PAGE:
Architecture and Power: The Town Hall and the English Urban Community, C. 1500-1640

Architecture and Power: The Town Hall and the English Urban Community, C. 1500-1640

Architecture and Power: The Town Hall and the English Urban Community, C. 1500-1640

Architecture and Power: The Town Hall and the English Urban Community, C. 1500-1640


The town hall in early modern England was the seat of civic government and the architectural embodiment of power, authority, and legitimacy in the community. Robert Tittler's imaginatively conceived and wide-ranging study, based on extensive research in local records, explores the town halland its role in civic culture and urban life. The multi-disciplinary approach of Architecture and Power generates architectural, anthropological, literary, and historical insights into politics and society in England's provincial towns in the sixteenth and early seventeenth century. Professor Tittler explores the connection between the boomin town hall building in this period and the cultural and political evolution of the provincial urban community. From the function of decorations and furnishings to the political activities and self-image of the urban elite, every aspect of the town hall and its place in civic culture is rigorouslyexamined. This is a fascinating and scholarly contribution to the urban history of England.


Something valuable has been lost in the movement of professional historians away from the physical evidence of the past. For all its obvious virtues, our near exclusive preoccupation with written or spoken sources has overwhelmed a consciousness of the physical record, the built environment of past societies, which was so central to the likes of Gibbon, Burckhardt, and Henry Adams. What each of these worthies saw in the physical record of Rome, Florence, and Mont Saint-Michel and Chartres respectively could only in part have been reconstructed or inferred from the written document. This is a perspective which many contemporary historical studies neglect at their peril for, as the architectural historian and theorist Sigfried Giedion has noted,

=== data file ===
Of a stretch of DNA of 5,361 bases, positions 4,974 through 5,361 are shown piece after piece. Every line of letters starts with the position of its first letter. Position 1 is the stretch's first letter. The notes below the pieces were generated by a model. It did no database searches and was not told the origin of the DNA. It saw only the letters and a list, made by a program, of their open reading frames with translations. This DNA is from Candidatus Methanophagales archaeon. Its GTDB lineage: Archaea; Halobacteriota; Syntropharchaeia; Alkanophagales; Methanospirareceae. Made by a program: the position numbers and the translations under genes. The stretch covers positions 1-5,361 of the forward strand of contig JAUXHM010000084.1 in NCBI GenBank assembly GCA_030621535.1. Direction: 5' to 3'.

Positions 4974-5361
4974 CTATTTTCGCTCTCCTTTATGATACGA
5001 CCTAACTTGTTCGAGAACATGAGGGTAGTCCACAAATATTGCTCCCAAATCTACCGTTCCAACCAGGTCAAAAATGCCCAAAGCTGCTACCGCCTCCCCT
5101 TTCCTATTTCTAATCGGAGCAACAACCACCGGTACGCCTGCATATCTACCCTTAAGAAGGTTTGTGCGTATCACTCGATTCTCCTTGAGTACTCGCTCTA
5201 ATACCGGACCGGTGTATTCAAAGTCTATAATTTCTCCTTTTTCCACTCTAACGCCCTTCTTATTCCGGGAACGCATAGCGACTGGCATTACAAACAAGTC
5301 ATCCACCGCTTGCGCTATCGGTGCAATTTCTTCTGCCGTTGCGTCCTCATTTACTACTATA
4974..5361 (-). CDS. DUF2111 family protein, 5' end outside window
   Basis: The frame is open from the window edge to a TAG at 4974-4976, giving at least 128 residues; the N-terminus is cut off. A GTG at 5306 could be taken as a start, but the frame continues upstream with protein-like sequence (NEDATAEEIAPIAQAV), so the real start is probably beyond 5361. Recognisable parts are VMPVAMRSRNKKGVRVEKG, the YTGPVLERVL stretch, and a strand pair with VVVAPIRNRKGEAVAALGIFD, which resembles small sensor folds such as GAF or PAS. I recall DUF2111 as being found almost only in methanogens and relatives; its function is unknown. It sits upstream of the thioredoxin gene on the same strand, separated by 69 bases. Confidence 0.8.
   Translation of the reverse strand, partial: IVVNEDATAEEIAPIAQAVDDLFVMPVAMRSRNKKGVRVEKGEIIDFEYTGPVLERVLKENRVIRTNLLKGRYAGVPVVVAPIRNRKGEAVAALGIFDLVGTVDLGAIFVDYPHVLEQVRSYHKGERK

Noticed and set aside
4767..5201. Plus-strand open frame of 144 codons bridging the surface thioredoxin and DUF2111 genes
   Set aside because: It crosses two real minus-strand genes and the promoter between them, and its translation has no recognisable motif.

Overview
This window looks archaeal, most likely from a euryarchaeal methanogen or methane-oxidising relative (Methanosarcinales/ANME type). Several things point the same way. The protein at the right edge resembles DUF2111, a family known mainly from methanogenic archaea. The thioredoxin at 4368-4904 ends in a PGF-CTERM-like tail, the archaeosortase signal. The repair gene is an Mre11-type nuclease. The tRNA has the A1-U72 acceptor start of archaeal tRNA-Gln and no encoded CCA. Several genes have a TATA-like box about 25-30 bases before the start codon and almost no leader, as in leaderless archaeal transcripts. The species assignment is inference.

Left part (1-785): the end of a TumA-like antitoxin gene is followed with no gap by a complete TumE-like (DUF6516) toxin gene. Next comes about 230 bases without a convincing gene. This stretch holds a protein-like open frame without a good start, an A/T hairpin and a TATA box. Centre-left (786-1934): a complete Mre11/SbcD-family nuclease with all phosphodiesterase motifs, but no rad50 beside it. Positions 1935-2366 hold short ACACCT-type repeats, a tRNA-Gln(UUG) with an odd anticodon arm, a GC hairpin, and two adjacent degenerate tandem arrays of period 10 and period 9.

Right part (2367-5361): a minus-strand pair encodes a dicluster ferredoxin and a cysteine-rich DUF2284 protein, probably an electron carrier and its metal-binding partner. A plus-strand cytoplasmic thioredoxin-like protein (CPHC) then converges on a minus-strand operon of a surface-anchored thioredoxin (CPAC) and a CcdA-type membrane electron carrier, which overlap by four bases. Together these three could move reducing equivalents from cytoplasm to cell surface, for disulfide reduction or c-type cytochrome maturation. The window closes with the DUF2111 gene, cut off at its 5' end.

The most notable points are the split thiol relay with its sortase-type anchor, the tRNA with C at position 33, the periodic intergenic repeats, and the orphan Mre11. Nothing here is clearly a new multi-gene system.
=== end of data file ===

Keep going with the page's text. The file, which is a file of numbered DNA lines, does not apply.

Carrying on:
Everything in [architecture], from its fondness for certain shapes to the approaches to specific building problems…reflects the conditions of the age from which it springs. It is the product of all sorts of factors—social, economic, scientific, technical, ethnological. However much a period may disguise itself, its real nature will show through in its architecture.

Of course this study does not endorse a return to those earlier epochs of historical enquiry nor, just as obviously, does it suggest that we abandon the prime reliance on the written record upon which the historical discipline rests. It does, however, hope to re-emphasize the importance of the built environment, and perhaps to support some recent efforts to move the mainstream of historical investigation at least of some issues back toward such considerations. It aims to do this not with references to the grand epochs which lured Gibbon et al n and which one could not approach in quite the same manner today, but rather in regard to the much more manageable microcosm of the local community. Indeed, if the

Sigfried Giedion, Space, Time, and Architecture, the Growth of a New Tradition, 5th edn.
(Cambridge, Mass., 1967), 19. the concept is not only Burckhardtian in tone but also in descent. As
he tells us elsewhere (p. 2), Giedion studied under and considers himself a disciple of Burckhardt's
pupil Heinrich Wolfflin. Other particularly helpful observations on the historiographic traditions
linking history and art history or architecture may be found in Donald J. Olsen, The City as a Work of
Art, London, Paris, Vienna
(New Haven, Conn. 1986) and the earlier formulation of Olsen's view in his
'The City as a Work of Art', in Derek Fraser and Anthony Sutcliffe (eds.), The Pursuit of Urban History
(1983), 264–85. See also John Gloag, The Architectural Interpretation of History (New York, 1975) esp.
ch. 1.

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